What Martians (and others) can tell us about learning design workshops

OK, so the Martian headline is a little bit of a clickbait but bear with me, fellow earthlings, and its relevance should become clearer in due course. In today’s post, I’d like to talk about some recent experiences I’ve had facilitating workshops intended to help faculty embark on the design of online and blended programmes at DCU. It might be useful to explore what lessons were learned and consider how to potentially apply those lessons to the format of future workshops.

So what’s been done to date? Not surprisingly, time is always very limited so there are typically 2-3 workshops of no more than 2 hours in length. So far, in designing these initial sessions, I’ve deployed a number of approaches to help participants articulate a shared vision for their proposed programme. Drawing on techniques from Conole and Mor, we have included elements of:

  • Persona development: where participants are asked to come up with a credible profile of two or three potential students, highlighting motivators and potential obstacles
  • Course features cards exercise: where participants are asked to select 16 ‘ideal’ course features/elements from a set of pedagogy-oriented prompts
  • MOOC design patterns cards cross-check: participants review further potential course features (eg 6 minute videos, fishbowl approach) and select for their wish-list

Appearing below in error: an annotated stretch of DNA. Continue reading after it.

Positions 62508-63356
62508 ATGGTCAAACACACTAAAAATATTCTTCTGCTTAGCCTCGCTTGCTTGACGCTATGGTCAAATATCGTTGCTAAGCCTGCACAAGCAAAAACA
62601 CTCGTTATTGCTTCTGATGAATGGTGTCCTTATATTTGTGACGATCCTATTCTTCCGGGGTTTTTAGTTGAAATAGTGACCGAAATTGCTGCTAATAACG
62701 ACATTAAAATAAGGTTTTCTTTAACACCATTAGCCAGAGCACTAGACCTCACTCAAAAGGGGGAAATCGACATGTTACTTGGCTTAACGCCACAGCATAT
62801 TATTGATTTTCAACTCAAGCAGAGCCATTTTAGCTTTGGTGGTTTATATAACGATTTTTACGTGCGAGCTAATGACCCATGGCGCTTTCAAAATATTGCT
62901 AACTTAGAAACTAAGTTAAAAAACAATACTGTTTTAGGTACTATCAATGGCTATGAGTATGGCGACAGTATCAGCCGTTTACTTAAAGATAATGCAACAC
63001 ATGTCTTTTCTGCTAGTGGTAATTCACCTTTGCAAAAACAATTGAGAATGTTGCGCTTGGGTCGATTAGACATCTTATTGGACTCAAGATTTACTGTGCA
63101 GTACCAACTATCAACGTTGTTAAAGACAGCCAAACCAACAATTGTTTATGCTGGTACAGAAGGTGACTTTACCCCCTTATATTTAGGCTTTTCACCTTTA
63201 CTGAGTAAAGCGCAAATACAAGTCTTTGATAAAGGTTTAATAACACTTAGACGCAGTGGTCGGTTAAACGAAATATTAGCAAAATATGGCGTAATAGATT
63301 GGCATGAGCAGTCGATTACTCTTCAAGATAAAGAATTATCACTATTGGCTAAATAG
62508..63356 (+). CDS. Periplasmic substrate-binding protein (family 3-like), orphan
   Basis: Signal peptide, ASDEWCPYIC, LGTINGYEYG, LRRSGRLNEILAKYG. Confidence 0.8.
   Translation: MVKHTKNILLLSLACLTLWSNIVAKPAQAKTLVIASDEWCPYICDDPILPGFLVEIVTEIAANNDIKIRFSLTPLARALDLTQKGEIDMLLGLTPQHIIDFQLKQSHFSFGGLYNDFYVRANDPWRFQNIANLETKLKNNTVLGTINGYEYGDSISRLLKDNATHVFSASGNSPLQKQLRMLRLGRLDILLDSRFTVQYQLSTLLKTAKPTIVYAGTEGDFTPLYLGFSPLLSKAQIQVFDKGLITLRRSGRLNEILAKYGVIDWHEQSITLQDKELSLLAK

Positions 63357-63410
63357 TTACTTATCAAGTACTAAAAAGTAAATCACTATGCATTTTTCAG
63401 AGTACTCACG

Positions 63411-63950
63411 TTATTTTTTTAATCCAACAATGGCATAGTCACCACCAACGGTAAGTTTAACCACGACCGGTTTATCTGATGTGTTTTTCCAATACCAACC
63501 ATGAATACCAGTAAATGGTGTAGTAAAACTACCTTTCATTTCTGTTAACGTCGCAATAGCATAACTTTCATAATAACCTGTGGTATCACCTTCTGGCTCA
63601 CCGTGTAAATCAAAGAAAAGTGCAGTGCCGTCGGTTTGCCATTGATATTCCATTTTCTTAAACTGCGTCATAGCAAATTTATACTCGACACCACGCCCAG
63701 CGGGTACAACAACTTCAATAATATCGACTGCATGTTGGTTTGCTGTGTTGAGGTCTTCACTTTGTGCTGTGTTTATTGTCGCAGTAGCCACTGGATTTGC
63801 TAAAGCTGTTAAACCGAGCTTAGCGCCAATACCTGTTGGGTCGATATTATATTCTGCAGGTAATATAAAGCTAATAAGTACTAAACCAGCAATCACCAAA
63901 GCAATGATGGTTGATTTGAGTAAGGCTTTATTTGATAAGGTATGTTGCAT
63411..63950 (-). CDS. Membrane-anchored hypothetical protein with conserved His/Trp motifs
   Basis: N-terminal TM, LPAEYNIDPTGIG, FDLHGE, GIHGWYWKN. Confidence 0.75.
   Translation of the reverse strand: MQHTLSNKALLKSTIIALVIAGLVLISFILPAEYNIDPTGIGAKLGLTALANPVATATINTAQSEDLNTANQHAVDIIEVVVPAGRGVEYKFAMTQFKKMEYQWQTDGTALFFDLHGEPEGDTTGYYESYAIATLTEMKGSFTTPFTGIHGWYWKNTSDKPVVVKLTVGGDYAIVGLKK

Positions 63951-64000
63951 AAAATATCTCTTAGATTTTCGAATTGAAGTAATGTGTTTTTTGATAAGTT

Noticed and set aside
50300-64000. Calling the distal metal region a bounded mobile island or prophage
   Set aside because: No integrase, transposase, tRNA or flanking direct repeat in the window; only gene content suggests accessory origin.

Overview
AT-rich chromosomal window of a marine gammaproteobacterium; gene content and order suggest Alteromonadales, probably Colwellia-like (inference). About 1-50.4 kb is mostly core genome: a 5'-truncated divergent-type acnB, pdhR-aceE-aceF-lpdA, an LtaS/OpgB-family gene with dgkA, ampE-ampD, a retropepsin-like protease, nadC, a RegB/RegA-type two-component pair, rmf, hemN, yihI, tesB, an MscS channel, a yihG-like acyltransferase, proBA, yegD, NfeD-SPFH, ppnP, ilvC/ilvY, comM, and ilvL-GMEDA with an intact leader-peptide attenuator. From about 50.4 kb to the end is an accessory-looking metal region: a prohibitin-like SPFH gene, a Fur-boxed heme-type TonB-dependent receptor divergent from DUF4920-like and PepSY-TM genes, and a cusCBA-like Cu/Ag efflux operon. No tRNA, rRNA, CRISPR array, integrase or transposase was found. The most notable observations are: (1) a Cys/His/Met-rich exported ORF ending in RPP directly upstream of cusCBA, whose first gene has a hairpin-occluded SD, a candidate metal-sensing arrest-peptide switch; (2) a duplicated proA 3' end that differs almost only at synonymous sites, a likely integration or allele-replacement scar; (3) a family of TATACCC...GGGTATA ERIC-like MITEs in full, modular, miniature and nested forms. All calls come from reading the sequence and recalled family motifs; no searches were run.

These have all proved useful for getting creative juices flowing, but somehow I suspect that when we move the conversation to the learning outcomes something goes awry. Despite some discussions around the required programme and module learning outcomes, I’m not 100% convinced that these are being considered in as much depth as Biggs (or me!) would like. Quite possibly I’ve been making assumptions about how much people already know about writing learning outcomes that are not only clear and measurable, but are pedagogically-appropriate and constructively aligned. So what to do about it?

Well firstly, I believe there is a need to carefully step through the anatomy of a learning outcome, exploring both programme and module requirements, and discussing why learning outcomes matter. For some, this may be a revisiting/refresh exercise. But for many participants, this may be new territory which requires a ‘back to basics’ approach. Let’s be honest here, I think very few people enjoy dissecting learning outcomes but if they are going to serve as the foundations for course design in higher ed, then they do need to be discussed in some detail.  For the purposes of these workshops I won’t get into the politics but instead will focus more on how to write them in accordance with generally accepted standards.